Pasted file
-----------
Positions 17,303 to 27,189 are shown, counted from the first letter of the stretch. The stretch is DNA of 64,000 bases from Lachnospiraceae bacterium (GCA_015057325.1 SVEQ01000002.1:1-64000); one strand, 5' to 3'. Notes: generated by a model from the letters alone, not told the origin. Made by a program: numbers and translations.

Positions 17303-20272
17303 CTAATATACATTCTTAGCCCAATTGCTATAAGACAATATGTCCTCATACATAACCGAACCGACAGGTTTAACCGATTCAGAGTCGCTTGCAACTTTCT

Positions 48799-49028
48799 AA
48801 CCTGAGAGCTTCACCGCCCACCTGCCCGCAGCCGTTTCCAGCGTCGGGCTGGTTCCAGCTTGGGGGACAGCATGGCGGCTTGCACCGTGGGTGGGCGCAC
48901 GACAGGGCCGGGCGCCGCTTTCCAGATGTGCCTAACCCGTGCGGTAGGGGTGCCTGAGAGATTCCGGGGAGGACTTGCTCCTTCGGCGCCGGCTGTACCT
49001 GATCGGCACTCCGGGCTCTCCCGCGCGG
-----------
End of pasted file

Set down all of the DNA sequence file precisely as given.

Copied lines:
Positions 17,303 to 27,189 are shown, counted from the first letter of the stretch. The stretch is DNA of 64,000 bases from Lachnospiraceae bacterium (GCA_015057325.1 SVEQ01000002.1:1-64000); one strand, 5' to 3'. Notes: generated by a model from the letters alone, not told the origin. Made by a program: numbers and translations.

Positions 17303-20272
17303 CTAATATACATTCTTAGCCCAATTGCTATAAGACAATATGTCCTCATACATAACCGAACCGACAGGTTTAACCGATTCAGAGTCGCTTGCAACTTTCT

Positions 48799-49028
48799 AA
48801 CCTGAGAGCTTCACCGCCCACCTGCCCGCAGCCGTTTCCAGCGTCGGGCTGGTTCCAGCTTGGGGGACAGCATGGCGGCTTGCACCGTGGGTGGGCGCAC
48901 GACAGGGCCGGGCGCCGCTTTCCAGATGTGCCTAACCCGTGCGGTAGGGGTGCCTGAGAGATTCCGGGGAGGACTTGCTCCTTCGGCGCCGGCTGTACCT
49001 GATCGGCACTCCGGGCTCTCCCGCGCGG